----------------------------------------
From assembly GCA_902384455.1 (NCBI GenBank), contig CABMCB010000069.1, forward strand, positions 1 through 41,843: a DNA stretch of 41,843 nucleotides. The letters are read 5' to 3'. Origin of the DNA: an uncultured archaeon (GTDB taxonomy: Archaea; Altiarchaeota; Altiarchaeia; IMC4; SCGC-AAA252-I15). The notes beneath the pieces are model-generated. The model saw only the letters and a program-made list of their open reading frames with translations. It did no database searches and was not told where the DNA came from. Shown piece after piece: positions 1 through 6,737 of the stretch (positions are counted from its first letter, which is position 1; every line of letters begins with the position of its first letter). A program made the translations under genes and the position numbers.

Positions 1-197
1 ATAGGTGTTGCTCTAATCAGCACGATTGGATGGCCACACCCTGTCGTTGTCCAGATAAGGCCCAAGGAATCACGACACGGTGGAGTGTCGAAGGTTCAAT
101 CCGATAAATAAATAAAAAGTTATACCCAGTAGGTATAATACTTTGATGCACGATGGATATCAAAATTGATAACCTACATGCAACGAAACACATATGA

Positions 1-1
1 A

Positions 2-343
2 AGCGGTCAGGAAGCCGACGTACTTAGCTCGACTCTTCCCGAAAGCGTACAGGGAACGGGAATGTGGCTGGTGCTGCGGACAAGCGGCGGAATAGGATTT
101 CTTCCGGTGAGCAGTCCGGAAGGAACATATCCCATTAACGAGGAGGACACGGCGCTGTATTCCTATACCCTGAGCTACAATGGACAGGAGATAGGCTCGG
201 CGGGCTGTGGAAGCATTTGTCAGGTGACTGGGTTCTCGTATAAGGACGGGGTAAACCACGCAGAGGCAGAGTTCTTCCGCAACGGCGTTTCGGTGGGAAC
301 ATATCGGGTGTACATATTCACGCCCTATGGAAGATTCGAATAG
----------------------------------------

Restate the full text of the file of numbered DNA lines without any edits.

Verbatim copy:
From assembly GCA_902384455.1 (NCBI GenBank), contig CABMCB010000069.1, forward strand, positions 1 through 41,843: a DNA stretch of 41,843 nucleotides. The letters are read 5' to 3'. Origin of the DNA: an uncultured archaeon (GTDB taxonomy: Archaea; Altiarchaeota; Altiarchaeia; IMC4; SCGC-AAA252-I15). The notes beneath the pieces are model-generated. The model saw only the letters and a program-made list of their open reading frames with translations. It did no database searches and was not told where the DNA came from. Shown piece after piece: positions 1 through 6,737 of the stretch (positions are counted from its first letter, which is position 1; every line of letters begins with the position of its first letter). A program made the translations under genes and the position numbers.

Positions 1-197
1 ATAGGTGTTGCTCTAATCAGCACGATTGGATGGCCACACCCTGTCGTTGTCCAGATAAGGCCCAAGGAATCACGACACGGTGGAGTGTCGAAGGTTCAAT
101 CCGATAAATAAATAAAAAGTTATACCCAGTAGGTATAATACTTTGATGCACGATGGATATCAAAATTGATAACCTACATGCAACGAAACACATATGA

Positions 1-1
1 A

Positions 2-343
2 AGCGGTCAGGAAGCCGACGTACTTAGCTCGACTCTTCCCGAAAGCGTACAGGGAACGGGAATGTGGCTGGTGCTGCGGACAAGCGGCGGAATAGGATTT
101 CTTCCGGTGAGCAGTCCGGAAGGAACATATCCCATTAACGAGGAGGACACGGCGCTGTATTCCTATACCCTGAGCTACAATGGACAGGAGATAGGCTCGG
201 CGGGCTGTGGAAGCATTTGTCAGGTGACTGGGTTCTCGTATAAGGACGGGGTAAACCACGCAGAGGCAGAGTTCTTCCGCAACGGCGTTTCGGTGGGAAC
301 ATATCGGGTGTACATATTCACGCCCTATGGAAGATTCGAATAG